People are increasingly fed up with the job the Bank of England is doing setting interest rates to control inflation according to research by Hargreaves Lansdown.
The research found that the number of people who are satisfied minus the number who are dissatisfied leaves us at minus 13% – worse than the February figure of minus 4%. 57% of people expect rates to rise over the next 12 months and 20% expect them to stay the same. Whilst 37% think that cutting rates would be best for the economy.
A further 25% say they should stay where they are and 16% think they should go up. 31% say cutting rates would be best for them personally, 26% sayraising them would be better.
Sarah Coles, Head of Personal Finance, Hargreaves Lansdown said “More people are losing patience with rate setters at the Bank of England, after a year and a half of ever-increasing interest rates have failed to bring inflation under control. ”
“There’s an overwhelming feeling that inflation is doing serious damage. Some 69% of people said that if inflation rose it would weaken the economy. There’s also an acceptance that the Bank is likely to raise rates – more than half of people expect them to rise over the next 12 months. There’s a real hope too that inflation will start to drop back soon. On average, people expect it to be 3.5% over the coming year.”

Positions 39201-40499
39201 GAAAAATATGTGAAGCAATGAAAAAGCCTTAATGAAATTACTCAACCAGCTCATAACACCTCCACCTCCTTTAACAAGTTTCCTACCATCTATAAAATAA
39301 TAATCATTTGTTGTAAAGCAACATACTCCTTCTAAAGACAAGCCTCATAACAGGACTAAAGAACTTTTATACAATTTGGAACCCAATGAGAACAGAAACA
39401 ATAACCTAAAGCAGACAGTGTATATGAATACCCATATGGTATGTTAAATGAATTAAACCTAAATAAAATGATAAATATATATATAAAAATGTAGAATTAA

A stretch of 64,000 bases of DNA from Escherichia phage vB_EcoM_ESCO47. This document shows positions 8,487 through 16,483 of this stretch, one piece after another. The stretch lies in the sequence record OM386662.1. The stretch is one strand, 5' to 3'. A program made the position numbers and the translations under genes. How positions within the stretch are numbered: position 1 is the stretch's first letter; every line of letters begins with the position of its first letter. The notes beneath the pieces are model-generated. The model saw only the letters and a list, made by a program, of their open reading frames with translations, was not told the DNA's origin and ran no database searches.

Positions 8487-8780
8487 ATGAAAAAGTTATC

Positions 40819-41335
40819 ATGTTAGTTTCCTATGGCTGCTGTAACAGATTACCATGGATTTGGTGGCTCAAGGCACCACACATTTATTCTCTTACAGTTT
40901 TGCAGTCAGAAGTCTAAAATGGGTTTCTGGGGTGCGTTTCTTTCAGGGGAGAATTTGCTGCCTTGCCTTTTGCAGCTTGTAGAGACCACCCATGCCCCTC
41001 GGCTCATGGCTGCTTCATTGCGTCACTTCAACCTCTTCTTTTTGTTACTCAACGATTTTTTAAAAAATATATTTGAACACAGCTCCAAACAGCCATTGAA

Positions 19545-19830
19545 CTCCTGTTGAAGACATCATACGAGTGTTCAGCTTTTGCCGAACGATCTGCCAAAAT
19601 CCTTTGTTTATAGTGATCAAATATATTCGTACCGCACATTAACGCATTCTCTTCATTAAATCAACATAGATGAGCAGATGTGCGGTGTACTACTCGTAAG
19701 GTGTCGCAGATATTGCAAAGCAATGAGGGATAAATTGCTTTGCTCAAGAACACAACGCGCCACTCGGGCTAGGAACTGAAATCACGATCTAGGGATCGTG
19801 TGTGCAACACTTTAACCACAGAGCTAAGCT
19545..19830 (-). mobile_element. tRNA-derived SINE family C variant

“It’s easy to see how people are frustrated, because rising rates haven’t had a swift impact on prices. We started this period with more firepower – with lockdown savings to fall back on and more borrowing capacity after months of repaying debt. Meanwhile, the proportion of the mortgage market on fixed rates that means that around half of mortgage holders haven’t seen their rate change since the Bank of England started the hiking cycle. As a result, demand hasn’t dropped, so prices have remained higher.”
“People are more confident that inflation will start to drop away now, but there’s every chance they’ll be disappointed that rates are unlikely to follow suit in a hurry. Some 37% of people think cutting rates would be best for the economy and 31% said it would be better for them. In both cases, there was more support for cuts than rises. In fact, rates are unlikely to fall before 2024, and there’s every chance they’ll linger at this level for longer. It means that frustration with higher rates is unlikely to ease soon.”